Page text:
A late arrival to the campfire explained that this RVer didn’t intend to pull into the campground after nine in the evening. He arrived late because he had a flat tire on his travel trailer. After waiting three hours for road assistance to show up, he finally changed the tire himself. I wondered what other RVers would do in this situation, so I posed the question to everyone else sitting around the fire: If your RV got a flat tire while traveling, would you try changing it yourself or would you call roadside assistance?
Motorhome has no spare tire
George smirked: “It’d be difficult for me to change my diesel pusher’s tire because I don’t have a spare! And even if I did, that tire’d be too heavy for me to maneuver anyway.” He explained that a tire for his rig weighed more than 100 pounds. Never having owned a motorhome, I had no idea that some didn’t carry a spare. It makes sense.
Marla owns a fifth-wheel RV and has changed a flat two different times during her travels. “Mine is one of the smallest fifth-wheels you can buy, and I wanted it for this very reason. If I couldn’t service it myself, I wouldn’t have purchased it in the first place.” This means Marla needs to take along all of the necessary tools, a jack, and of course the spare tire. “Everything’s with me all the time since I’m full-time on the road,” she explained.
Tim, on the other hand, has a very large fifth-wheel toy-hauler. “Change a flat tire on that behemoth?! No way!”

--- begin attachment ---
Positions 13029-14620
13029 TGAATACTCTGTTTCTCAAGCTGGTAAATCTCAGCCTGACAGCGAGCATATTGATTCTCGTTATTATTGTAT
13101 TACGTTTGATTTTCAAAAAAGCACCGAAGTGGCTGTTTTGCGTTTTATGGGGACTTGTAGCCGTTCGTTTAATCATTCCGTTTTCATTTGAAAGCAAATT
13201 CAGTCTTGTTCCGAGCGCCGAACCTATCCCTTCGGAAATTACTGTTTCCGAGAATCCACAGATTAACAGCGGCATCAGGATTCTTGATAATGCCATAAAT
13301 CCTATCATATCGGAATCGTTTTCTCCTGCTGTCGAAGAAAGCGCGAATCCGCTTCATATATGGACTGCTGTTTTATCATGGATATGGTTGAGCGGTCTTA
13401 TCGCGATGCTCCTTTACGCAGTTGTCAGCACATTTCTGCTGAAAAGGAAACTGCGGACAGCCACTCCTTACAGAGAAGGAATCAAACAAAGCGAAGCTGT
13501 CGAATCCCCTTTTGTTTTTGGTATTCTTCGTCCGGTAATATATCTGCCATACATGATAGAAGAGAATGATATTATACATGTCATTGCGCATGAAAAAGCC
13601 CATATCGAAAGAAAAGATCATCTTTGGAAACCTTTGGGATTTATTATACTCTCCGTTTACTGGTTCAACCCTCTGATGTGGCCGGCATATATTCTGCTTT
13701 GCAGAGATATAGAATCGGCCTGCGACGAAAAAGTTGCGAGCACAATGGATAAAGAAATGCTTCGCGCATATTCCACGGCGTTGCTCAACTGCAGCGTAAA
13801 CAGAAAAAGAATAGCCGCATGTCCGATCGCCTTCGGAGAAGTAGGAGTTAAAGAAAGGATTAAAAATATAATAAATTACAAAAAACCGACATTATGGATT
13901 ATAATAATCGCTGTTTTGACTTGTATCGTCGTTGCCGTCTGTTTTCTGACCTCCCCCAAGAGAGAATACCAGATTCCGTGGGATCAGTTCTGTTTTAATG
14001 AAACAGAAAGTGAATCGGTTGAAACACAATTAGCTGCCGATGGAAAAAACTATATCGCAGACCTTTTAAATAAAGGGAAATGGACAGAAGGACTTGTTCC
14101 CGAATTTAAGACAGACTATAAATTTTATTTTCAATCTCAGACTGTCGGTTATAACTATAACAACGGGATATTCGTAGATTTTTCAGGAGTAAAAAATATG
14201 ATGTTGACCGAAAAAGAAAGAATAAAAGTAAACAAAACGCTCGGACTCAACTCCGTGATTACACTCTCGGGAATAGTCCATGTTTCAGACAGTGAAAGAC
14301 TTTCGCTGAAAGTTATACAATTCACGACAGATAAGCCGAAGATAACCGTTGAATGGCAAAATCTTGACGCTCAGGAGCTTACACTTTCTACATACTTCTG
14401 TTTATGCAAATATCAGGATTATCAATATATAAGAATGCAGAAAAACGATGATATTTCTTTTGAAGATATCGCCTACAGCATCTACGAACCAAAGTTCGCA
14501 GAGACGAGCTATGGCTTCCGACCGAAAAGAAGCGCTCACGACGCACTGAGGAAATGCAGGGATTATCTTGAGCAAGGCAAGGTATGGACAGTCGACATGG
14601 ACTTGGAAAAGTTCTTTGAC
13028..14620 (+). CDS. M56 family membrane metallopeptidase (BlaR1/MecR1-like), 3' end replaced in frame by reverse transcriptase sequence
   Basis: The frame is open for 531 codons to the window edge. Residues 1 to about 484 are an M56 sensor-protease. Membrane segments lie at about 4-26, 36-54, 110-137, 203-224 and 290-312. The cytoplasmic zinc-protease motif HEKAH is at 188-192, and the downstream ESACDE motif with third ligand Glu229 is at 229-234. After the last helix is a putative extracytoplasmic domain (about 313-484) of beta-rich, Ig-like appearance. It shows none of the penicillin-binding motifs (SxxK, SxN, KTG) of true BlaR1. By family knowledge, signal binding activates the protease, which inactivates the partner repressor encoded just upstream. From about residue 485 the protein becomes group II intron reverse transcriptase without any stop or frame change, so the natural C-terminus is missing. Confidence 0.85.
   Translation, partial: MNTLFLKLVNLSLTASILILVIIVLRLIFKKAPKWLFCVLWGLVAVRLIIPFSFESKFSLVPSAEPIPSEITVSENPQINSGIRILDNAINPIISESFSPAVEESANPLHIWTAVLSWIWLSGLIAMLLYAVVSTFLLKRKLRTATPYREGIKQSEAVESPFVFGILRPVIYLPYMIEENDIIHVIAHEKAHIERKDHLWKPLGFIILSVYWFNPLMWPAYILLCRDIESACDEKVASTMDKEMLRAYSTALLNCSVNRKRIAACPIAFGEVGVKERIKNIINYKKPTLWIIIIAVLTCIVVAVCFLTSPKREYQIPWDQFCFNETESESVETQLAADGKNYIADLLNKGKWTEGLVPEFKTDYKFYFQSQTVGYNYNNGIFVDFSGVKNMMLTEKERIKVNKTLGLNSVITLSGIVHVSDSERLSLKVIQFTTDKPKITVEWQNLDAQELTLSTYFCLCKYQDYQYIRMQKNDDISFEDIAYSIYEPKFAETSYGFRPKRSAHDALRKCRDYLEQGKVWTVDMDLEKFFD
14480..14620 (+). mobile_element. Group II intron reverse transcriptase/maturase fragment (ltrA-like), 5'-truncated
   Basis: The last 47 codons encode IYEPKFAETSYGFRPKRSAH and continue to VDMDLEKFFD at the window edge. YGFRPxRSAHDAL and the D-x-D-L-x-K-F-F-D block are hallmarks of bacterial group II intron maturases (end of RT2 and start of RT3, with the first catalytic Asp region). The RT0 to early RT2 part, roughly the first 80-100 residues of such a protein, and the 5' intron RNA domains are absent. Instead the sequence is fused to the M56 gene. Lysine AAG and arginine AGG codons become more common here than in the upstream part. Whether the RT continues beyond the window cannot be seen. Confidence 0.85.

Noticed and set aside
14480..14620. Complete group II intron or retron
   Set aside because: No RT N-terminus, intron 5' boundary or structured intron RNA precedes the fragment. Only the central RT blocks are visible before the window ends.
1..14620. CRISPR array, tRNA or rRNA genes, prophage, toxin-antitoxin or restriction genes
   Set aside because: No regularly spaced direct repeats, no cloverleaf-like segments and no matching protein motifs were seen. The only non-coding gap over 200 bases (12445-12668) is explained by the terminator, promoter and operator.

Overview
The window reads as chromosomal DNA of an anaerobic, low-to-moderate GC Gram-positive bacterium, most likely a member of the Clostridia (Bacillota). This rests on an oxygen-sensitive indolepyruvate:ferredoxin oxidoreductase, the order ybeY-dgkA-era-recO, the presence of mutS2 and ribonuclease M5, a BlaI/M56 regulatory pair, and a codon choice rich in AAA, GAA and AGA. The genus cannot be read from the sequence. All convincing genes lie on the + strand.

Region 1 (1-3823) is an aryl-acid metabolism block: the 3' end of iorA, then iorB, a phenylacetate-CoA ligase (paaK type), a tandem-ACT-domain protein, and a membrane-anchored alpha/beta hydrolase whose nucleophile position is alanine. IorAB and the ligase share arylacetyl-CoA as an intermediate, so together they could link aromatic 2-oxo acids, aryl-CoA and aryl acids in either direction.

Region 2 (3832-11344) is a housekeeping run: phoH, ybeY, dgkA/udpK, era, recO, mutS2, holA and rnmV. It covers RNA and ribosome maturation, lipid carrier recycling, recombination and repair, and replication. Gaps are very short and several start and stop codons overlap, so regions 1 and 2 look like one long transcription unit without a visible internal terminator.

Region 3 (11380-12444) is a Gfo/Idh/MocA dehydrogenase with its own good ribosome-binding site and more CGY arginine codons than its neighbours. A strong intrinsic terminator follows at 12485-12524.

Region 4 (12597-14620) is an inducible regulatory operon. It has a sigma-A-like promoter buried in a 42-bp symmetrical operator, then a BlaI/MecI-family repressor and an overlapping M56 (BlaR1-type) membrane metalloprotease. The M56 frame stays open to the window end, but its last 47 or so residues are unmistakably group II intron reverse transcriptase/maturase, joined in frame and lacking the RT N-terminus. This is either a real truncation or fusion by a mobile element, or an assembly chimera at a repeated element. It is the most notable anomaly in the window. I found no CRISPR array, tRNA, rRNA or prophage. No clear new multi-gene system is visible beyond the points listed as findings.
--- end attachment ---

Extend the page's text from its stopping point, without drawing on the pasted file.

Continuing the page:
Travel trailer trouble
“Change my own flat? Well, that’d depend on several factors: the terrain, width of the shoulder, time of day/night, and more,” Troy responded.
Our late-comer lamented, “Our owner’s manual said: ‘Do not attempt to change a flat tire on your RV. Should one occur, call a road hazard company.’” Several folks felt this was simply “lawyer-speak,” to protect the manufacturer should someone get injured while changing a flat.
Tips for changing an RV flat tire
With so many different RV configurations, it’s impossible to provide universal directions for changing an RV tire. If you want detailed information for your particular rig, you should consult your owner’s manual. That said, there are general safety tips that apply to all RVers.
- Flashers and reduce speed. When your tire pressure monitoring system indicates a problem, or when you suspect tire trouble, put on your emergency flashers and slow down. Note: If you don’t have a TPMS, seriously consider purchasing one. For us, it’s a necessary safety feature.
- Stop away from traffic. If possible, move to a safe place, well off the highway. Do not drive on a flat tire. Not only can it potentially ruin the tire, but it may also damage the wheel.
- Caution cones. Set up your safety cones, triangles, or flares to alert other drivers. (Keep these in your RV at all times.)
- Call for assistance. If there is significant, high-speed traffic on the roadway, reduced visibility, soft shoulders, or any other hindrance that makes you feel uncomfortable about changing your own tire, call roadside assistance.
Note: When our truck got a flat tire, we contacted the Missouri Highway Patrol. We were traveling on a very busy, high-speed interstate highway. The shoulder was not wide enough for us to pull completely off the road and the flat tire was (of course) on the highway side of the truck. We explained our situation to the patrol’s contact person, and she sent an officer out. He positioned his car so that traffic had to move over, giving us enough space to successfully change the tire.
Have you ever changed a flat tire on your RV? Tell us about it in the comments below.